If The Foodie World Is A Family Drama, Then It May Look Like “Who’s Afraid Of Virginia Woolf.”

Above is vision of hell from an unknown Portuguese artist from the sixteenth century.  I’m thinking the great Elizabeth Taylor and Richard Burton movie.

Sometimes cooks, foodies, gastronomes, gourmands and everyone else may come off as a bit too celebratory, a bit too awed by food and the culinary world.  Sometimes we need a reminder about what’s really happening.

Even further, our approach to food and cooking also needs critical and social analysis.  I love Thug Kitchen and at the same time Bryant Terry, author of “Afro-Vegan: Farm Fresh African, Caribbean, and Southern Flavors Remixed,” has an extremely perceptive and relevant reading in The Problem with “Thug Cuisine.”

The New York Times Sunday Magazine this past weekend ran a “Food Issue,” which featured How School Lunch Became The Latest Political Battleground.  Fed Up certainly demonstrates how a lunch served to children at school brings together chefs, food industry, food activists, and government for an all-out wrestling match.

Running not far behind, we see the gender, political and social issues involved with cooking in What If You Just Hate Making Dinner, also in last Sunday’s New York Time Magazine.  I admit that I don’t quite understand this horrific outlook on cooking–and I am the main cook in the family, as a man; and I don’t view cooking as shackling me to the kitchen (oh please shackle me to the kitchen)–yet I know, for those who are not enthusiastic about knife and pot, the kitchen may look like one of Piranesi’s prisons.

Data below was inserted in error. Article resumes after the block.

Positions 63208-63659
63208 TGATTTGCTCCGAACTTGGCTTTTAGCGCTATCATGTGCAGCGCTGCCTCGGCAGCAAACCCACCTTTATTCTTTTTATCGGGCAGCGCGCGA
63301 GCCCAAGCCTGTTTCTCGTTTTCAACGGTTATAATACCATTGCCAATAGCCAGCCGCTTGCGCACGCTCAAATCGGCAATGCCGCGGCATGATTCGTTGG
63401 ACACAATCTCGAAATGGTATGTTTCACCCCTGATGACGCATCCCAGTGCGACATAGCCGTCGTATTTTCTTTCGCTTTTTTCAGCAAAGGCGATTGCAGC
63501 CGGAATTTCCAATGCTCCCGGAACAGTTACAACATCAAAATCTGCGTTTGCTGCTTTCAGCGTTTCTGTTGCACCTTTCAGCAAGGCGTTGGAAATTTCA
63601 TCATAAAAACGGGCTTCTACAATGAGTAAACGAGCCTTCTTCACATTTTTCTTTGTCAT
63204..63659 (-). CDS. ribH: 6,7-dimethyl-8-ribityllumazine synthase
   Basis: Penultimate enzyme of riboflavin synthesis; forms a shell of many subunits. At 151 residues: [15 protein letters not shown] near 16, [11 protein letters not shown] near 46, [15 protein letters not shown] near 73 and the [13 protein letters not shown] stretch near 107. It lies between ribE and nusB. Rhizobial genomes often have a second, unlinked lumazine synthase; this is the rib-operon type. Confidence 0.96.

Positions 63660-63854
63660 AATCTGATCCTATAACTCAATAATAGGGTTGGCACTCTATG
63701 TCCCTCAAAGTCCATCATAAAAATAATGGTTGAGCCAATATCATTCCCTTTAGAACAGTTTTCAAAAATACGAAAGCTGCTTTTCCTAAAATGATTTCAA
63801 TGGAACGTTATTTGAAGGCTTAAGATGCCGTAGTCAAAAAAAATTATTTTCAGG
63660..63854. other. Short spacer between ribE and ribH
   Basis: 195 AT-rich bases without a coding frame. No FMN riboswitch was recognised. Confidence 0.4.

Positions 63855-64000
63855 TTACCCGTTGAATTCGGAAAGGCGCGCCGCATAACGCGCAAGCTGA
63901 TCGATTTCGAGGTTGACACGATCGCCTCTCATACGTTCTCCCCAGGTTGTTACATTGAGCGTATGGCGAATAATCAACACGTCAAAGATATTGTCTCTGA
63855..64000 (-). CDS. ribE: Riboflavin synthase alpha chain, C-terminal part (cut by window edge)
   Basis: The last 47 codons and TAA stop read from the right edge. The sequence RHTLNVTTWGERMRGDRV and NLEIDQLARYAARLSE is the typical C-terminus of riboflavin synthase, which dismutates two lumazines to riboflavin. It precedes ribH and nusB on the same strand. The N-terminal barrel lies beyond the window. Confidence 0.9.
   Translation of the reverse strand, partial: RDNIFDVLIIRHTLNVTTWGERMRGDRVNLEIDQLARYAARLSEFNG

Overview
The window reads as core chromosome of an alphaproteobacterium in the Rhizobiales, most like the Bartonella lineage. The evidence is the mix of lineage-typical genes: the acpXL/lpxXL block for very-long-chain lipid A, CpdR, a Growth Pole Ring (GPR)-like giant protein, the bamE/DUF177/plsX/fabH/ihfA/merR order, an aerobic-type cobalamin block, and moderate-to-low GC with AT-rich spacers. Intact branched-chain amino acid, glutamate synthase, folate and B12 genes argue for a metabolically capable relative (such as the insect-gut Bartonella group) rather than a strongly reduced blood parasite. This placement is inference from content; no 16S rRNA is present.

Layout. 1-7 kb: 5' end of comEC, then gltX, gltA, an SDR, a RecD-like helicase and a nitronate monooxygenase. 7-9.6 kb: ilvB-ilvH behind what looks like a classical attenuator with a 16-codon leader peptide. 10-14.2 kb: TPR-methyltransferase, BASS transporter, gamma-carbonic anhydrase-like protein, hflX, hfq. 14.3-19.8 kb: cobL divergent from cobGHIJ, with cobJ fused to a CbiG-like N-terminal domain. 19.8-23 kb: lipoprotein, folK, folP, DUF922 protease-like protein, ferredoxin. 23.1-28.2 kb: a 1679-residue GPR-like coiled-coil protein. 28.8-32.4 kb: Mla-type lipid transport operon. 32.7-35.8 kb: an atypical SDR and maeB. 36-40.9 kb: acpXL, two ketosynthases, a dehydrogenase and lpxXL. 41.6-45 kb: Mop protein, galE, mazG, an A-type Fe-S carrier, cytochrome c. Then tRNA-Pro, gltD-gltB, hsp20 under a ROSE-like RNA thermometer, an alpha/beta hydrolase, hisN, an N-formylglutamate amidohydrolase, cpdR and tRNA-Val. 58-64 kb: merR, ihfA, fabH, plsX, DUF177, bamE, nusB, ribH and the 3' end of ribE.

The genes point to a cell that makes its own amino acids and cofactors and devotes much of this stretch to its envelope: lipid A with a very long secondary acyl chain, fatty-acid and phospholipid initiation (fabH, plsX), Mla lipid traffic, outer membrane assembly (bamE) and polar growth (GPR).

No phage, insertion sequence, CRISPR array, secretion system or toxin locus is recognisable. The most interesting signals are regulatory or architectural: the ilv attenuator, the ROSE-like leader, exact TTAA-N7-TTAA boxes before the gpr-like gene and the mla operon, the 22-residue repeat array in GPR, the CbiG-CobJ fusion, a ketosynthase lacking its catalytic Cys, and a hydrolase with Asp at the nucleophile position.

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Early on in René Redzepi’s journal, he begins narrating the preparations for MAD symposium, “mad being the danish word for ‘food.'”  The symposium has now become a blog focusing on food and culture.  Two recent posts have concerned Chefs Should Get Out Of The Kitchen and Being A Chef Doesn’t Make You An Agent Of Social Change.  Of course, there’s always Kitchen Nightmares–a show that emphasizes many important fundamentals about cooking and running a restaurant . . . and the horrors involved.

By now it’s cocktail hour and time to begin preparations for tonight’s dinner.  May I suggest some comfort food to take you gently into that good night and through all this storm and stress: Oxtails With Gravy.  Bon Appétit!

 

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